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The Centennial of the Armenian Genocide
No matter where one stands on the centenary anniversary of the Armenian genocide, or on what fence one opts to sit instead, it is undeniable that there has been a huge groundswell of support in favour of recognition.

20 April 2015   |   Armenian Issues   |   Subject  The Armenian Genocide

This does not mean that Turkey will suddenly recognise this genocide next week. Nor, for that matter, does it mean that people will still speak about it so volubly once the immediacy of the commemorations fades away. However, a psychological threshold has been crossed by the collective efforts of Armenians, assisted by many well-meaning Turks and many other supporters worldwide, who together have confronted the harrowing impact of denial.

As a simple individual with no particular influence, power or principality, I thank each and every one of them. I thank even more deeply those righteous Turks - good neighbours indeed - who helped the Armenians during their moment of need in 1915 let alone the missionaries, ambassadors, consular officials or photographers who bore witness to this genocide. But I also thank those individuals and families across the Arab and Muslim Worlds who welcomed, received, cared for and provided shelter and safety to those men, women and children at the very desperate moment when body and soul were no longer held together.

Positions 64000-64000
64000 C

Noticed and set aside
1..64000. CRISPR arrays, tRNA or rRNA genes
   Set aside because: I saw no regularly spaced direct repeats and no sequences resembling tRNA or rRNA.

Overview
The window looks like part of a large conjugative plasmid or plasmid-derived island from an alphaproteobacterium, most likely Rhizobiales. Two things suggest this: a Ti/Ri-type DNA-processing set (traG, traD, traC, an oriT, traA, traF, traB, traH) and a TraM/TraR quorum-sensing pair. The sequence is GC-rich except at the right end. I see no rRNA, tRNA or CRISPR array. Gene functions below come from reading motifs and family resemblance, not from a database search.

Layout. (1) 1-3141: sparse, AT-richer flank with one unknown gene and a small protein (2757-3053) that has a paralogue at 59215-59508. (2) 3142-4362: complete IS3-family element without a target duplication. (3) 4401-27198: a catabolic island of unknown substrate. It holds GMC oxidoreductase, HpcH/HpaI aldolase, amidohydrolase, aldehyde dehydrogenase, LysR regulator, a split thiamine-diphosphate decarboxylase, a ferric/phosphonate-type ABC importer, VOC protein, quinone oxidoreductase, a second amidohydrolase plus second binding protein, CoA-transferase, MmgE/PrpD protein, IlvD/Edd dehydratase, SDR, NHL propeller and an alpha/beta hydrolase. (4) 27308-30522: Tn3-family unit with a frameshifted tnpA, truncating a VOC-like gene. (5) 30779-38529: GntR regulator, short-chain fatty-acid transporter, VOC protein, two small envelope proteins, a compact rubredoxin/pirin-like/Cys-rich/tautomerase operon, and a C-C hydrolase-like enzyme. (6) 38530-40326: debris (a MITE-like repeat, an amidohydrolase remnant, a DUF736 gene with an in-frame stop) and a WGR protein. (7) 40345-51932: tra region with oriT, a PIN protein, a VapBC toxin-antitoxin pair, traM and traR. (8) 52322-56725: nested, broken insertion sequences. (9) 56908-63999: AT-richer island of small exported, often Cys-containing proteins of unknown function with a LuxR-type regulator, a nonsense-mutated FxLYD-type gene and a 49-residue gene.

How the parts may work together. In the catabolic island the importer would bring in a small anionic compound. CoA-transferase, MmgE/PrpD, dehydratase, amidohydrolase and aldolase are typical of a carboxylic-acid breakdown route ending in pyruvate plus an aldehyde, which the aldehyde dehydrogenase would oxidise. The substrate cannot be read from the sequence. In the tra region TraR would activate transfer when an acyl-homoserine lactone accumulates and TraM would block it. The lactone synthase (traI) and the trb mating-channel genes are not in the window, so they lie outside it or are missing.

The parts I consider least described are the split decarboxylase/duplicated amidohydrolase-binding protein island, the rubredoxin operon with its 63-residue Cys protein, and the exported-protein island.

A collective THANK YOU again!

At moments of anger or frustration, I re-read Mustafa Akyol’s Open Letter to the Armenian Diaspora of 2007. This thoughtful letter by a fellow Anatolian (of sorts) injects in me a sense of inclusiveness let alone awareness that there are many Turks today who still remain deeply convinced of their own narrative. They are not the enemy, but they need to face facts too.

So let me end here with a final challenge to those who are duty-bound to deny what happened to Armenians under cover of WWI! The University of Minnesota’s Center for Holocaust and Genocide Studies showed in stark figures that there were 2,133,190 Armenians in the Ottoman Empire in 1914 but only 387,800 remained by 1922.

So my question today is simple: where - and how - did the 1,745,390 Armenians go in 8 years?

© Dr Harry Hagopian   |   Armenian Issues   |   20 April 2015


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